Vancouver Observer goes to North America's "Greenest City" to see how it handles garbage: VIDEO
"Over 90 per cent of what's being discarded can be recycled or composted," City of San Francisco zero waste coordinator Jack Macy told The Vancouver Observer. "It makes more sense to invest in that (recycling and composting) rather than to build a large facility to burn material and lock up that stream." He later added that even though Vancouver aspires to become the 'Greenest City' in the world by 2020, that could never happen if a large waste-to-energy incinerator was built in the region.
As Metro Vancouver forges ahead with its plan to build a $480 million, publicly-funded waste-to-energy plant to deal with the region's non-recyclable garbage, The Vancouver Observer travelled to the Bay Area to explore how North America's reigning "Greenest City", deals with its garbage. What people in San Francisco told The Vancouver Observer is that incinerators destroy recycling initiatives and that building up recycling and composting is the only waste management strategy that makes sense for the future.
"When it comes to a new incinerator, like the one that's being proposed in Vancouver that would cost half a billion dollars, it makes you think about what else a city or region could do with that much money," Global Alliance for Incinerator Alternatives (GAIA) Canada and US program director Monica Wilson said. "For that much program, you could build the world's premier zero waste program, and have plenty left over."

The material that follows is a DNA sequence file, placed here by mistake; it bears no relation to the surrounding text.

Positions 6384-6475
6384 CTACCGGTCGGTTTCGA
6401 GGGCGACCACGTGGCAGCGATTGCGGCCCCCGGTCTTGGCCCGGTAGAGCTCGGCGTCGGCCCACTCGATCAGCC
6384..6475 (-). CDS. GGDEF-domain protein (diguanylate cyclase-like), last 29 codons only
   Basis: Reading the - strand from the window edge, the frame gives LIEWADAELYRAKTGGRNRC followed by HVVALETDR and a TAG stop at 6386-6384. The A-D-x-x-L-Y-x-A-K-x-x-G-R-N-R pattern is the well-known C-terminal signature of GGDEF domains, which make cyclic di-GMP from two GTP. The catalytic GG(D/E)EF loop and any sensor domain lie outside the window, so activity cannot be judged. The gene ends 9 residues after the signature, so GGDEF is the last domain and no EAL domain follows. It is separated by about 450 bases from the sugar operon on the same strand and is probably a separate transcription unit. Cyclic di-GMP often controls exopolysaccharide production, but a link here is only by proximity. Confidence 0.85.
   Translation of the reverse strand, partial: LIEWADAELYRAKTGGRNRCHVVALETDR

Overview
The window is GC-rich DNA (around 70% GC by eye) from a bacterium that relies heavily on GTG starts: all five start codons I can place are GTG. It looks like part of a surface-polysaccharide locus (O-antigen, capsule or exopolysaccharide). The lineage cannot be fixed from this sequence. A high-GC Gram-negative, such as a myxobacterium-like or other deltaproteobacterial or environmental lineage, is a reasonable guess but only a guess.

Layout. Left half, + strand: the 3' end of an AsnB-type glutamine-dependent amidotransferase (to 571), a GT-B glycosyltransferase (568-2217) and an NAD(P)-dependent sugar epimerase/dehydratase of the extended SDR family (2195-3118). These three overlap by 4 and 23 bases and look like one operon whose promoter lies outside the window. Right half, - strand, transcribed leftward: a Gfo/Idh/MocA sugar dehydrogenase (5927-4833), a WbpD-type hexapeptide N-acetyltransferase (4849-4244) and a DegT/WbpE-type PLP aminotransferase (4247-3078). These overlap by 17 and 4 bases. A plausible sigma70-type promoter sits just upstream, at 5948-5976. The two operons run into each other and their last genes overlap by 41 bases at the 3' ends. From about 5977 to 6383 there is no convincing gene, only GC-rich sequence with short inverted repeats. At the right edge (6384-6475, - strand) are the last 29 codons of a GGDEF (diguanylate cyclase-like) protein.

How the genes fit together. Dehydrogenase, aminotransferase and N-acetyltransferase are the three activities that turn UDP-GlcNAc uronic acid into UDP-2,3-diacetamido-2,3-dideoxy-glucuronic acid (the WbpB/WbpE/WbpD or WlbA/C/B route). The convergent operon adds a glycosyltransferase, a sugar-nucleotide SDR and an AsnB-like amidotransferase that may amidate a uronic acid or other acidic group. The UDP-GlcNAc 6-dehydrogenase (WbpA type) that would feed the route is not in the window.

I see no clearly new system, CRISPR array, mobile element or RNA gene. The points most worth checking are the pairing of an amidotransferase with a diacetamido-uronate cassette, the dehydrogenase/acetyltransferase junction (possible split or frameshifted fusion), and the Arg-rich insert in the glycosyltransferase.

Currently, Metro Vancouver's solid waste management plan calls to increase the region's recycling from the current 58 per cent to 70 per cent, and build a waste-to-energy incinerator to deal with the non-recycled residual garbage. It will increase composting and ban food/organics from the waste stream in 2015.
"It is just a really rotten, bad, sh*tty idea," recycling advocate Daniel Knapp said of burning garbage as a solution to deal with waste. Knapp is the co-founder of Urban Ore, a Berkeley-based recycling facility and thrift shop, and helped fight off an incinerator in his home city in 1982.
A former academic with a PhD in sociology, Knapp doesn't think waste-to-energy incineration makes sense from a either a social or economic point of view.
"If you invest giant amounts of money in some power plant that is going to burn mixed garbage, it will have to be amortized over a 20-30 year period...[governments] go into debt to build it."